COLUMBIA, S.C. (AP) — The first half of the season has not gone the way South Carolina had expected. The Gamecocks believe there's still plenty of time left to turn things back in the winning direction.
"We're not where we want to be. We know that we can improve," defensive end Bryson Allen-Williams said Tuesday. "The mistakes we've been making have been on us."
Those mistakes have cost South Carolina (3-3, 2-3 Southeastern Conference) against ranked opponents, including Georgia, Kentucky and, last time out, Texas A&M. A week off, Allen-Williams said, gave the Gamecocks time to clear their heads and get focused on finishing the season strong.
"It's got to be on us to go out there and make plays that change the game," he said.
That starts Saturday night against Tennessee (3-4, 1-3), Allen-Williams believes.
"We've just got to understand that we've got to be smarter, tougher football players and understand we can't make simple mistakes and beat good teams," he said.
Those mistakes have cost the Gamecocks the first six games. Eight of their 12 turnovers in SEC play have occurred in South Carolina's three league losses. Ball security, quarterback Jake Bentley said, was a focus on the bye week along with building the cohesion with receivers to prevent the rash of dropped balls in those defeats.
"We're doing a lot of stuff to get more productive offensively," he said.
Bentley accepts that his inconsistent play is among the offensive problems. A trendy pick by analysts for a high-round NFL draft selection when the year began, Bentley has struggled at times in South Carolina's biggest games.
In South Carolina last game against the Aggies on Oct. 13, Bentley had only 46 yards passing at halftime and threw a bad interception near the end zone in the first half as the Gamecocks fell behind 16-0.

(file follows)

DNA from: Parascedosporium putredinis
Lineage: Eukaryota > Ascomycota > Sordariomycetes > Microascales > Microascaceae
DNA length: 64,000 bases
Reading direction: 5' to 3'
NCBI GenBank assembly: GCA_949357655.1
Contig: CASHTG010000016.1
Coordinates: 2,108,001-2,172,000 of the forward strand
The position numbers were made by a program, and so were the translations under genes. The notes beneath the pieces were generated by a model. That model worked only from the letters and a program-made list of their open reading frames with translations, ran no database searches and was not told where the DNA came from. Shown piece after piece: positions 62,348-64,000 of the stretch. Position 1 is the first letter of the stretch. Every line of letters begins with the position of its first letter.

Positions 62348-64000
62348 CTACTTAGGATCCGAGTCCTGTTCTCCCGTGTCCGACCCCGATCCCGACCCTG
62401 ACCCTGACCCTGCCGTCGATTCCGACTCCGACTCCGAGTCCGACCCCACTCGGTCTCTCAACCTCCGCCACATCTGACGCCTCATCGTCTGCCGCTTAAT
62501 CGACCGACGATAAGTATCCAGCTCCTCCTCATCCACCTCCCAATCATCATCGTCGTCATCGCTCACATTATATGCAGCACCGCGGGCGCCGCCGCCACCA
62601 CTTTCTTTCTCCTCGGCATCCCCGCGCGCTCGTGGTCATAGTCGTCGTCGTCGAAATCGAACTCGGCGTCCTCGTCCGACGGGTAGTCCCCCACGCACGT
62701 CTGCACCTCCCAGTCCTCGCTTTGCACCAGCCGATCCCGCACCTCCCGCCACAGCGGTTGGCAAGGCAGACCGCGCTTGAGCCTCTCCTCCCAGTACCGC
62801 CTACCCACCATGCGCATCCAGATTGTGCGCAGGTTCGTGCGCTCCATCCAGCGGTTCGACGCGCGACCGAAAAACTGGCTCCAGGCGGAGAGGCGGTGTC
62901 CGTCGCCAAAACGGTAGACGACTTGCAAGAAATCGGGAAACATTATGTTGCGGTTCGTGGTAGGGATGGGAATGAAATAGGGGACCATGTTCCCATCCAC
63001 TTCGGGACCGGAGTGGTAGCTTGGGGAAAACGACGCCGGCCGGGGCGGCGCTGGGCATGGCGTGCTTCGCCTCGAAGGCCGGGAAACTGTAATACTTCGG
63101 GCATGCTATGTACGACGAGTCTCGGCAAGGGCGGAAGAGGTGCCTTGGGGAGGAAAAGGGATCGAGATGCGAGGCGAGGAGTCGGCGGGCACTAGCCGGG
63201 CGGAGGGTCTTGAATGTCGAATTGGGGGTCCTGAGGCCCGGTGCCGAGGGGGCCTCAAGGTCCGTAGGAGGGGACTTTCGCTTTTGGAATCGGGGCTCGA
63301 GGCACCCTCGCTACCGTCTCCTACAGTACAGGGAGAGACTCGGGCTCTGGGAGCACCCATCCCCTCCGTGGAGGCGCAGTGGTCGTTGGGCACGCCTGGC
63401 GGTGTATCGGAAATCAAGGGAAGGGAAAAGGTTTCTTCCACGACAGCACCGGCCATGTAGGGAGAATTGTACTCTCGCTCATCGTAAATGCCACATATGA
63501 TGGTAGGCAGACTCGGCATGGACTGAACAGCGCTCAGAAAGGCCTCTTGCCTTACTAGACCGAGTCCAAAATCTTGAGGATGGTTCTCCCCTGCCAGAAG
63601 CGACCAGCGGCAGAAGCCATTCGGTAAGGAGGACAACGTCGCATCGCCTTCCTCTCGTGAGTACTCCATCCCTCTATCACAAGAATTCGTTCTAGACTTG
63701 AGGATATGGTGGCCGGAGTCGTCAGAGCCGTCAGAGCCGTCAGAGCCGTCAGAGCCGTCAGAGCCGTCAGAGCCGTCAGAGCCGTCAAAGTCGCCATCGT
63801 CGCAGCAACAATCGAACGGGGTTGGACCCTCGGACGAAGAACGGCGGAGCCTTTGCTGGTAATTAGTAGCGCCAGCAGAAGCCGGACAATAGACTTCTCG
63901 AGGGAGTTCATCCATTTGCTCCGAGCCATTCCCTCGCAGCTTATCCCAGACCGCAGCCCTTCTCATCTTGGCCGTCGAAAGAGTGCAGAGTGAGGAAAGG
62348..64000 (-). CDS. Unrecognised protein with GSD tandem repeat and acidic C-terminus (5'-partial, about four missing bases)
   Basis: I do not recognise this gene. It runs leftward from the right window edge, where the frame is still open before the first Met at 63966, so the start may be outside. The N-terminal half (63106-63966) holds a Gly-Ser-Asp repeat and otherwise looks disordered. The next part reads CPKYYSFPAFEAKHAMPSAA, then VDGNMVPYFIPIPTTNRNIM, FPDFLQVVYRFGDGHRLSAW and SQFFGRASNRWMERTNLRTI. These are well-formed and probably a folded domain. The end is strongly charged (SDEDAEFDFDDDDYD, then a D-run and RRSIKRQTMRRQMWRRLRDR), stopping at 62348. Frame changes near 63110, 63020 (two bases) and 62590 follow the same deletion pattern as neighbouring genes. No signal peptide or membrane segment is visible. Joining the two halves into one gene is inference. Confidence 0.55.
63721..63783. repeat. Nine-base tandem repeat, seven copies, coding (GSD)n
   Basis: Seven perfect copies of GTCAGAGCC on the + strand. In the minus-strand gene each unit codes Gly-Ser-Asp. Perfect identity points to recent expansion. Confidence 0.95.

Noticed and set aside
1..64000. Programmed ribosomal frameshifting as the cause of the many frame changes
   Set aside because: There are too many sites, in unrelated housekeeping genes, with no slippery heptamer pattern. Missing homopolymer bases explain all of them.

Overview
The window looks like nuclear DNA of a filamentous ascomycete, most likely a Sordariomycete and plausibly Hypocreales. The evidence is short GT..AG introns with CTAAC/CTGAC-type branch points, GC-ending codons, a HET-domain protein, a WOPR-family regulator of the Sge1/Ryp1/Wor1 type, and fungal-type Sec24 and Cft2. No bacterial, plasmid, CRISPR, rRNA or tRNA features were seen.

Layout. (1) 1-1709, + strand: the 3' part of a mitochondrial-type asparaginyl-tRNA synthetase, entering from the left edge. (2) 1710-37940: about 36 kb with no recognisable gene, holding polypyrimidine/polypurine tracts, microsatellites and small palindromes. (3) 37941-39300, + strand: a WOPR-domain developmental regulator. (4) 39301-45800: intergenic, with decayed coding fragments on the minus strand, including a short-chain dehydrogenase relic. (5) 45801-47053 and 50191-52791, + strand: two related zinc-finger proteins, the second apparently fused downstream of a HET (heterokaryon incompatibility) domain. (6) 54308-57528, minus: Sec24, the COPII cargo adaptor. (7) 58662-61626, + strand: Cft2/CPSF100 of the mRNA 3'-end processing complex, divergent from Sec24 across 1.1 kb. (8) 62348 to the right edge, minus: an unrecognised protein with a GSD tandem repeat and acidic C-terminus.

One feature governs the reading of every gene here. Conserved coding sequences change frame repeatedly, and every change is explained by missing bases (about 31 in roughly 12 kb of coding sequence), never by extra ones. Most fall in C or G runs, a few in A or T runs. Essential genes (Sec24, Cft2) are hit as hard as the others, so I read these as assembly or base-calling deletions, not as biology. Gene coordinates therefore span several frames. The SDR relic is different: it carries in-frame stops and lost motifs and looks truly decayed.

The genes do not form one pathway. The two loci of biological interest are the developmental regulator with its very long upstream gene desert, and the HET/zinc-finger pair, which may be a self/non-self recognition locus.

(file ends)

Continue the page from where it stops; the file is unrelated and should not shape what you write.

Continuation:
After the break, Bentley looked like a different player as he threw for three touchdowns — including a pair of two-point conversion passes — in South Carolina's rally.
Those big swings cannot continue, Bentley said, if the Gamecocks hope to play well down the stretch.
In all, three of Bentley's interceptions have come in the end zone.
"That's something we cannot have," Gamecocks coach Will Muschamp said.
Bentley, a junior, has been a popular focal point for Gamecock critics, who point to the play of Michael Scarnecchia in a 37-35 win over Missouri earlier this month while Bentley was sidelined with a knee injury.
Bentley has stayed off social media and does not want to engage the naysayers. He acknowledges his confidence has wavered the past few weeks, although Bentley said he's been picked up by teammates continually telling him to keep his head up.
"It's not all on Jake," said Allen-Williams, the Gamecocks lineman. "There are 11 guys out there who've got to make plays."
Tennessee coach Jeremy Pruitt said his defense will have to make things tough for Bentley early. "If you let him sit there and stand in the pocket, he can deliver to some really good players," Pruitt said.
Muschamp, too, backs his starting quarterback. He counsels him often to brush off the harsh words and know that if he continues working hard, things will turn in his favor.
"We know where we're headed," Muschamp said. "But at the end of the day, we're not where we want to be."
The Gamecocks defense will get a boost from the return of end D.J. Wonnum, who led the team a year ago with six sacks. He's been out with an ankle injury suffered opening week against Coastal Carolina.
South Carolina has played better after the break in Muschamp's first two seasons, going 8-5 in games following the week off.
Linebacker T.J. Brunson, the team's top tackler, thinks a week to hone in on past mistakes and reaffirm team goals goes a long way to turning negatives into positives.
"It's something we've seen before," he said. "I think we can see it again."
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